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From the editor's desk 15 December

The War Cry comments on how we treat others 

Society works best when we all work together

LAST Sunday, Harry Redknapp was crowned King of the Jungle in ITV’s I’m a Celebrity … Get Me out of Here.

The former manager of Tottenham Hotspur, West Ham United and a host of other football clubs won over TV viewers with his humour, gentlemanly behaviour towards the ladies and his devotion to Sandra, his wife of more than 50 years.

As viewing figures hit five-year highs, the public took to Harry and the other celebrities as they engaged in the Bush Tucker Trials and Dingo Dollar Challenges. Whereas in other years viewers have seen feuds and fallings-out, this year’s camp-mates appeared to care for each other, sharing luxury items and, at times, putting the needs of others before themselves.

It was a refreshing change to watch a cohesive community working together for the common good – particularly when in other areas of the public sphere there are divisions and a promotion of self-interest.

Society works best when we all work together. It doesn’t matter who we are, we can all make a difference to our communities by treating other people as we should.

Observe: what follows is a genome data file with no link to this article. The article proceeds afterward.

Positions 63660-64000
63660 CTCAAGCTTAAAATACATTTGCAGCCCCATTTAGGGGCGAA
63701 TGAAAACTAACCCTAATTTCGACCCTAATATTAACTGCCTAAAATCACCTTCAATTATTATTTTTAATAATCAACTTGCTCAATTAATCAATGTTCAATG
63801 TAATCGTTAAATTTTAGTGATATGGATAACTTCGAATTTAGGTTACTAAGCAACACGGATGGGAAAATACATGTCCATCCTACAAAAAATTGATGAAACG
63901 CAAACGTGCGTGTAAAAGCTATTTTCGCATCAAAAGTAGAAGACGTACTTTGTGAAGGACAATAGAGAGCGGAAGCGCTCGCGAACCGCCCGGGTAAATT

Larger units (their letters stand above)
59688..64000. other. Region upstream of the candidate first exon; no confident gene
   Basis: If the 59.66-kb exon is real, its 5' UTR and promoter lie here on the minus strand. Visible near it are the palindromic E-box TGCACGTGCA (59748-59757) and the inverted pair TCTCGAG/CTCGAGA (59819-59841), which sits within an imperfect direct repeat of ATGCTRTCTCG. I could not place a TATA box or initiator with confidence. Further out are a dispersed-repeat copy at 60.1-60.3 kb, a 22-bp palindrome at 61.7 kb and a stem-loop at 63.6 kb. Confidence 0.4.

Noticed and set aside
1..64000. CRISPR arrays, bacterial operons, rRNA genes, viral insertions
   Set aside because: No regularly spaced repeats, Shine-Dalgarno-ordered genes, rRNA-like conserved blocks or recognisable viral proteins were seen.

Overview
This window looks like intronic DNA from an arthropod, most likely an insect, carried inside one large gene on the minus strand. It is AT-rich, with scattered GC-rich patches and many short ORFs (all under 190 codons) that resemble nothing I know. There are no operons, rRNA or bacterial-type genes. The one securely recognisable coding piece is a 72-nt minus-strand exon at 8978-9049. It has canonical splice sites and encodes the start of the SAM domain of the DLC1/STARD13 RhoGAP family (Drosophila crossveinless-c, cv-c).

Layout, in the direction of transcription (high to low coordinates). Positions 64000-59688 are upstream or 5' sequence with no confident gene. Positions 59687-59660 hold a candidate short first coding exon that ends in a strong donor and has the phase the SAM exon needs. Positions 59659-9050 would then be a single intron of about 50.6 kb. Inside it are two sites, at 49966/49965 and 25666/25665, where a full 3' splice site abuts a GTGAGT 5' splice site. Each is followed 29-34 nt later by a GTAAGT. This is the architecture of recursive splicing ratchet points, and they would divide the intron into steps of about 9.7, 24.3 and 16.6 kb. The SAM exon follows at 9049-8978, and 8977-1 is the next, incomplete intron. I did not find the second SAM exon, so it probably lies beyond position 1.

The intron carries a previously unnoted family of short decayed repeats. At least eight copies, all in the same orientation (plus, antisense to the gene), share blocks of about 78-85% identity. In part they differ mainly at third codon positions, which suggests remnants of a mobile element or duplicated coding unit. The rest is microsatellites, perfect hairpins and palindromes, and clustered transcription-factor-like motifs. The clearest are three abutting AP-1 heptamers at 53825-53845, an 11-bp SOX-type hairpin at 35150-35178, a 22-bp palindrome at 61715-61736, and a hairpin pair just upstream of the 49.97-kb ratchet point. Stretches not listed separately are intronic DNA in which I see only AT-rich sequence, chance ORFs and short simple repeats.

That has always been the case. It was the point that Charles Dickens made when he wrote A Christmas Carol. As we report in this week’s War Cry, it was 175 years ago that he published the story about the miser Ebenezer Scrooge being visited by the spirits of Christmas Past, Present and Yet to Come.

Those encounters transform Scrooge into a generous, caring and compassionate man. As a result, the lives of the people he interacts with are improved.

Although the story was written in Victorian times, it would be good if, today, more of us learnt from it – or from more recent examples – about the positive impact our individual actions can make on the people around us.

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